Slip joint knives are made in many different patterns ~ Scout/camp/utility; trapper; swell-end; canoe; muskrat; moose; whittler; and jack; and any of these will do though I prefer the pattern most associated with the outdoors ~ the Scout/camp knife. The utility pattern knife is now commonly called a “Scout” or “camp” pattern because of its long association with the Boy Scouts of America. The BSA first sold an “officially approved” Scout/camp pattern knife in 1911 and has included one or more versions in their catalog until Camillus, their primary maker, closed their doors. New models are now being listed, maker unknown. W. R. Case & Sons produces a line of officially licensed BSA collector quality slip joints that includes a small Scout knife (Jr. Scout) in addition to other standard patterns.  In 2009, Remington began a five year program of reproducing a historic Boy Scouts of America scout pattern knife every year.  The 2009 knife was a reproduction of the Remington model RS3333, first introduced in 1923.  A new model has been introduced ever since.  Remington has not actually produced knives in decades.  Until their demise, the Remington Bullet Knife line of collector knives were made by Camillus.  These new Boy Scout knives are made in the USA by Bear and Son Cutlery of Jacksonville, Alabama.  In addition to these, there are a number of high quality Scout/camp pattern knives (without BSA markings) produced occasionally by Case, Queen Cutlery (their Schatt and Morgan brand) and Rough Rider. The Rough Rider Camp knife sells for an average price of just $12.00 (I’ve seen them as low as $8.00) but looks as good as knives costing three times as much. The pattern is a copy of an old Case #6645R Scout knife. Like the Case, it features a spear point mainblade, a short, studded Wharncliff secondary blade, a long screwdriver/cap lifter, and an awl. The scales are of nicely jigged bone in either amber (Model RR533) or red (Model RR573). The mainblade, awl, and screwdriver/cap lifter feature decorative matchstrike nail marks. The single-beveled, double-edged awl is remarkably sharp and is the best I’ve seen on any Scout knife. Construction quality is very good, with no significant gaps observed between the liners or spacers. All blades are very tight, with no lateral play. This is not a knife for a youngster as it is far too sharp to be used by a beginner.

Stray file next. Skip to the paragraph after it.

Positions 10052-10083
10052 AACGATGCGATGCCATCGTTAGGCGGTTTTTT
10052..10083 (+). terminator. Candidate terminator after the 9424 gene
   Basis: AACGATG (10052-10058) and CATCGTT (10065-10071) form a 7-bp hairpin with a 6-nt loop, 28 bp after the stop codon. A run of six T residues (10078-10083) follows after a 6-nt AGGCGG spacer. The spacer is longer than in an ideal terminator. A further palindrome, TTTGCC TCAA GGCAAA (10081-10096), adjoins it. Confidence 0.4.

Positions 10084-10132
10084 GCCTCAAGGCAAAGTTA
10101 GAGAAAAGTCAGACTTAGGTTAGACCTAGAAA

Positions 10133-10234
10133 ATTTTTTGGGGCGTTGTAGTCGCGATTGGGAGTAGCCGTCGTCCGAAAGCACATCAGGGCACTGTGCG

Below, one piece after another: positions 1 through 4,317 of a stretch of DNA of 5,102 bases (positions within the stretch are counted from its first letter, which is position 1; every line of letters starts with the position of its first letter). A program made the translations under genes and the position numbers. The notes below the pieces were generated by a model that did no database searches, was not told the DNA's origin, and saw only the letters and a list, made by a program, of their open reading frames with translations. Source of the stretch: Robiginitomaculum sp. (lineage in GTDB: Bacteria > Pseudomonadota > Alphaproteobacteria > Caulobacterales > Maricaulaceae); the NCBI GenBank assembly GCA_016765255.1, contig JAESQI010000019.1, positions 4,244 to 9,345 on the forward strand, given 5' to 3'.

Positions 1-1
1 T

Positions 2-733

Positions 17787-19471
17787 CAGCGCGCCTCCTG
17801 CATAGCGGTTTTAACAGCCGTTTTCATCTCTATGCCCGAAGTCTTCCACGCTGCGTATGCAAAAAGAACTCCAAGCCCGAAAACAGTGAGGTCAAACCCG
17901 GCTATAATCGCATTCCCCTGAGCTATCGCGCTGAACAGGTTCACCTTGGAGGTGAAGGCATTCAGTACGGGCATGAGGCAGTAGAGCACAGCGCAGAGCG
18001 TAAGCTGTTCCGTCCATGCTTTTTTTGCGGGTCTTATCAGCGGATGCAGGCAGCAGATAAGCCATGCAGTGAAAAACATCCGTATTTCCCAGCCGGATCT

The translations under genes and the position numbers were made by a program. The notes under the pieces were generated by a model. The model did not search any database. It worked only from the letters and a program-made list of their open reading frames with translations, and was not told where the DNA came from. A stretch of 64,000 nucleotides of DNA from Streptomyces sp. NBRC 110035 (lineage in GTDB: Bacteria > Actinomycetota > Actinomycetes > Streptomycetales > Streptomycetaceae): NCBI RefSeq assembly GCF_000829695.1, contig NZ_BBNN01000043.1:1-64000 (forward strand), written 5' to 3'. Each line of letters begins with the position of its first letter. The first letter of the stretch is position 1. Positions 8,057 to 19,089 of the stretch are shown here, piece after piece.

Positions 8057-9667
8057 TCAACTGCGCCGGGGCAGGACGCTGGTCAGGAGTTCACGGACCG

Left: Remington Silver Bullet “Camp” knife, #R4243SB, a 1994 reproduction of a model produced in the 1920’s.  Right: Rough Rider “Camp Knife” #RR533.

The only issue I’ve had with Rough Rider Camp knives is that the blades on my two examples were nearly impossible to open. One reason of course is Rough Rider’s use of stout backsprings (a good characteristic in a slip joint). Another, is that the factory does not take the time to entirely clean the polishing grit from the joints and spaces. When this grit dries, it works to “cement” things together. I flushed this grit out with WD-40 oil. To do this, partially open all blades and squirt the oil on the inner and outer surfaces of the joints and the inside bottom of the knife. Work the blades back and forth several times to loosen everything up, spraying the joints again if need be. Because WD-40 doesn’t leave enough of a film to provide long lasting lubrication, oil everything again with a product such as Balistol. Then, wipe the knife down and leave it for several hours on a thickness of paper towels to allow the oil to drain out.